WHENCE CAN ONE GIVE THEM THEIR FILL OF BREAD HERE IN THE WILDERNESS? How often we find our self in situations where this same question imposes itself on our consciousness! At each stage of the human life-cycle there are periods, and often enough extended periods, when we experience life as a spiritual and emotional wilderness. No adult with any broad experience of life will contest this assertion, and still less will the more aged. Anyone who knows how to observe young children closely and does so for some prolonged time will discover how readily their mood passes into a melancholy that accompanies a strong sense of being emotionally isolated. In adolescents it is this sense that life is an unchartered wilderness, with no path that leads to happiness for any length of time, that impels so many to the indiscriminate search for acceptance that proves often to be frustrating before long.
And so the question arises time and again in life "WHENCE CAN ONE GIVE THEM THEIR FILL OF BREAD HERE IN THE WILDERNESS?" In today's Gospel Jesus answers this question, not with words, but rather by a striking demonstration of divine power. He blesses bread and multiplies it by his word, providing all that his guests desire, and more besides. "They ate and were filled and there were seven baskets of pieces of bread left over." Already in the time of Moses God had given a similar sign to his people, by providing manna in the desert. Jesus here reveals that he has free exercise of that same power; indeed, he possesses it more strikingly for at his mere word the bread and fish he blesses is made to multiply beyond need.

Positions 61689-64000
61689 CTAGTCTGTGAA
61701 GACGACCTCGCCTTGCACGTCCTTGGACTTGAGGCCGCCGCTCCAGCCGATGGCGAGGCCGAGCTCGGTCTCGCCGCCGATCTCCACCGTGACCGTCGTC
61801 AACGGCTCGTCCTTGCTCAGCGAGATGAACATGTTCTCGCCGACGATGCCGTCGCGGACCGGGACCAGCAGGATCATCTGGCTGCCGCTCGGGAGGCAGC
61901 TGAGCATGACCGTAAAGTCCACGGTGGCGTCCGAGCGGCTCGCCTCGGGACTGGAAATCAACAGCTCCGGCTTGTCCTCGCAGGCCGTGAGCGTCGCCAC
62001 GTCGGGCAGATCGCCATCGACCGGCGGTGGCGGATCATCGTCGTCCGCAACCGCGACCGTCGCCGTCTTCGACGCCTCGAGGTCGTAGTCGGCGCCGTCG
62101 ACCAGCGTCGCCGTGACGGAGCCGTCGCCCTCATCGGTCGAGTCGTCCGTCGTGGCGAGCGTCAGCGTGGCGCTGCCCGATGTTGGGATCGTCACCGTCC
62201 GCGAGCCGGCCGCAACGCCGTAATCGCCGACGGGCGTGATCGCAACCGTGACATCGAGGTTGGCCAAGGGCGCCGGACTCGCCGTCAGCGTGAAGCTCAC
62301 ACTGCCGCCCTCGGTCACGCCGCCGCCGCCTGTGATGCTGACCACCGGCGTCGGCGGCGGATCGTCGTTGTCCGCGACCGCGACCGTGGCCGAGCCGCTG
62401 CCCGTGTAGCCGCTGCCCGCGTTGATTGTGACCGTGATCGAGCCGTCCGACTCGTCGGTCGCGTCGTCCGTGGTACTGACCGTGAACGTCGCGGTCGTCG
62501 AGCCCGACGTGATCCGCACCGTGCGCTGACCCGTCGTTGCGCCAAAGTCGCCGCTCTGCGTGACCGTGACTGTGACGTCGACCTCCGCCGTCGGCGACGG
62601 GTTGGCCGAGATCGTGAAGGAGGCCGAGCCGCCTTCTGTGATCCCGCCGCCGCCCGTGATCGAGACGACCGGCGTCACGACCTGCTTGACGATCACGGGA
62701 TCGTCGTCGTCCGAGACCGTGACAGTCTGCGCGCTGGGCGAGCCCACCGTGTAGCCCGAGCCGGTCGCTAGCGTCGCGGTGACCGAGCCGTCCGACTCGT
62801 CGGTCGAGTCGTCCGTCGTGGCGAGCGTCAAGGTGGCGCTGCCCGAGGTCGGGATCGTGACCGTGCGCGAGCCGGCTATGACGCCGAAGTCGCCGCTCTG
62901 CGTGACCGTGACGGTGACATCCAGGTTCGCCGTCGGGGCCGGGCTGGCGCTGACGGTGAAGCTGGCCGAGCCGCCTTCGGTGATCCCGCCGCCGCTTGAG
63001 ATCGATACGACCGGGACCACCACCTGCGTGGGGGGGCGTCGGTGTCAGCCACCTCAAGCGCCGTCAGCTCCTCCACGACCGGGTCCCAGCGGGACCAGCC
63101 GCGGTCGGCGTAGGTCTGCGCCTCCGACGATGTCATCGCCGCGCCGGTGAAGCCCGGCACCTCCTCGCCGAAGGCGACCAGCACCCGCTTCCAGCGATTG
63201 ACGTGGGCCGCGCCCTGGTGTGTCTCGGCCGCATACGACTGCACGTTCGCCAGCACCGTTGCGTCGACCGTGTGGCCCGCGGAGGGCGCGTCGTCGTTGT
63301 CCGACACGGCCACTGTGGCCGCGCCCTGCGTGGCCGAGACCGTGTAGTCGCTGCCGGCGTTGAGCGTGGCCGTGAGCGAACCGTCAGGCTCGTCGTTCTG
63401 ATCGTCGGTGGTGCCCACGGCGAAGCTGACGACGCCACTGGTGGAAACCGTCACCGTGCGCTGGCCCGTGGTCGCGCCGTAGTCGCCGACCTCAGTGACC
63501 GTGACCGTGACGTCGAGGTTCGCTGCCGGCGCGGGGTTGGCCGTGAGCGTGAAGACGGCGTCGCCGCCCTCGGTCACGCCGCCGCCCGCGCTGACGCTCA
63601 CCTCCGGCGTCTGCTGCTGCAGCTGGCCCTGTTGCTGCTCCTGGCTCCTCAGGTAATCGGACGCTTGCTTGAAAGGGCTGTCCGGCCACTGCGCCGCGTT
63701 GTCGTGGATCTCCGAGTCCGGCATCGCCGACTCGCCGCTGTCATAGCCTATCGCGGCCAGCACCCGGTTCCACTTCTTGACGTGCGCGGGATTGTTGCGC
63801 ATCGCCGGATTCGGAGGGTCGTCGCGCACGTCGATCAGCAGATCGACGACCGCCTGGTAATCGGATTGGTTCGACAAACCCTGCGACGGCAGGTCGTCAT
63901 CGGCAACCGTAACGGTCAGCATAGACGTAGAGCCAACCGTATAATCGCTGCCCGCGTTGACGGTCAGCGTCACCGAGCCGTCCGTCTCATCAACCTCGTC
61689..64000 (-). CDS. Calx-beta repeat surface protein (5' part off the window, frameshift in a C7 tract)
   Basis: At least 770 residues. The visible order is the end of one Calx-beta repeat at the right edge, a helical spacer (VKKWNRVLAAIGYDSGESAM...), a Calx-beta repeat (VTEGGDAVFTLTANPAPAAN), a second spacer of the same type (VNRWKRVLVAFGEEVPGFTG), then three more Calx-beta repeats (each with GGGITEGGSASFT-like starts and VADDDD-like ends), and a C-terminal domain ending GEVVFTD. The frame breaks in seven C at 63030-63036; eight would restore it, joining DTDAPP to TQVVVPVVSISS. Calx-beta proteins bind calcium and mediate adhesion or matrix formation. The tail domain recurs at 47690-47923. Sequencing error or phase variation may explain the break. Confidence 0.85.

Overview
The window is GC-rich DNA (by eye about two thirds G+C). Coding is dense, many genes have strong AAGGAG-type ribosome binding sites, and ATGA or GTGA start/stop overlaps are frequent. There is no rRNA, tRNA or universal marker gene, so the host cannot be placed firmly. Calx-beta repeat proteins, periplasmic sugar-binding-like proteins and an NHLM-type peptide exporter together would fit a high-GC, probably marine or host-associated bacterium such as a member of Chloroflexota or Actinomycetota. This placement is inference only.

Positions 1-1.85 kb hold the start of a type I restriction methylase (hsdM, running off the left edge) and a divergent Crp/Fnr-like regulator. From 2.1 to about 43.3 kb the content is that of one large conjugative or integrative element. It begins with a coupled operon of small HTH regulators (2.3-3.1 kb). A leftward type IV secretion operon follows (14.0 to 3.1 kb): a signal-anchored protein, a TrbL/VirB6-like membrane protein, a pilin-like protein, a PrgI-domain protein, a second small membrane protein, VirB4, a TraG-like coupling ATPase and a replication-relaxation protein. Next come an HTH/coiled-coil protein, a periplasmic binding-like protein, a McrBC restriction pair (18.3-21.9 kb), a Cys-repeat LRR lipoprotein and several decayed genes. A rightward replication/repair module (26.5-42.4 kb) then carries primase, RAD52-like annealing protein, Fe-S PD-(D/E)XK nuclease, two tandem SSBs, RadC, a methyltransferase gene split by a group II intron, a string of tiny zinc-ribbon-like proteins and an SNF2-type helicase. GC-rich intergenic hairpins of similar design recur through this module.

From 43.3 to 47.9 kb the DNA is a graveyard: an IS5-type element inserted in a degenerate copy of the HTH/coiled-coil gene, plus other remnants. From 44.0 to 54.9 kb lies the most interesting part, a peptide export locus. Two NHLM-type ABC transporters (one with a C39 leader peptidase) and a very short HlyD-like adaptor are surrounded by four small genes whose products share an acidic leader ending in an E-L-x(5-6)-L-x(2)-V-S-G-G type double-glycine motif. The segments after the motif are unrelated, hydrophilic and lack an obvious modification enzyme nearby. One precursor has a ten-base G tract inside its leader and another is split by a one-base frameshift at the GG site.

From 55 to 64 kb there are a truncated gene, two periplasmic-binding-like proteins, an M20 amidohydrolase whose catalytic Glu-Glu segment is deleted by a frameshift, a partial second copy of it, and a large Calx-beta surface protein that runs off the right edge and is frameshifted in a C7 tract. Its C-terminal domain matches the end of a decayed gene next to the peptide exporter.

The word of God is itself a nourishment for our soul and when we take it in with faith proves to provide the strength we need to undertake our journey back home to the Father's house. It is especially available to us at times when we experience life as a wilderness interiorly, a place of confusion and weariness. This divine word also serves as a light for our steps that marks out a path that leads to our destined home.
Today as we celebrate the feast of St. Scholastica, sister of St. Benedict, we are reminded by these reflections that he was so appreciative of the power of the inspired word that he spoke of it as a deificum lumen, that is, a light that transforms us into a godlike creature. When the words spoken by Jesus at the last supper are pronounced over the bread at the Eucharist in the form of a consecrating blessing, they contribute to this transformation as they bring us the living Lord with his strength and solace so that we regain direction and courage upon eating it. Let us walk in the strength of this bread with confidence along the path illuminated by the word of God, grateful for the food of life that gives the light of hope to those who receive it, and turns melancholy into joy at the presence of the Lord who alone can satisfy our desire with his abundance of life.
Abbot John Eudes Bamberger
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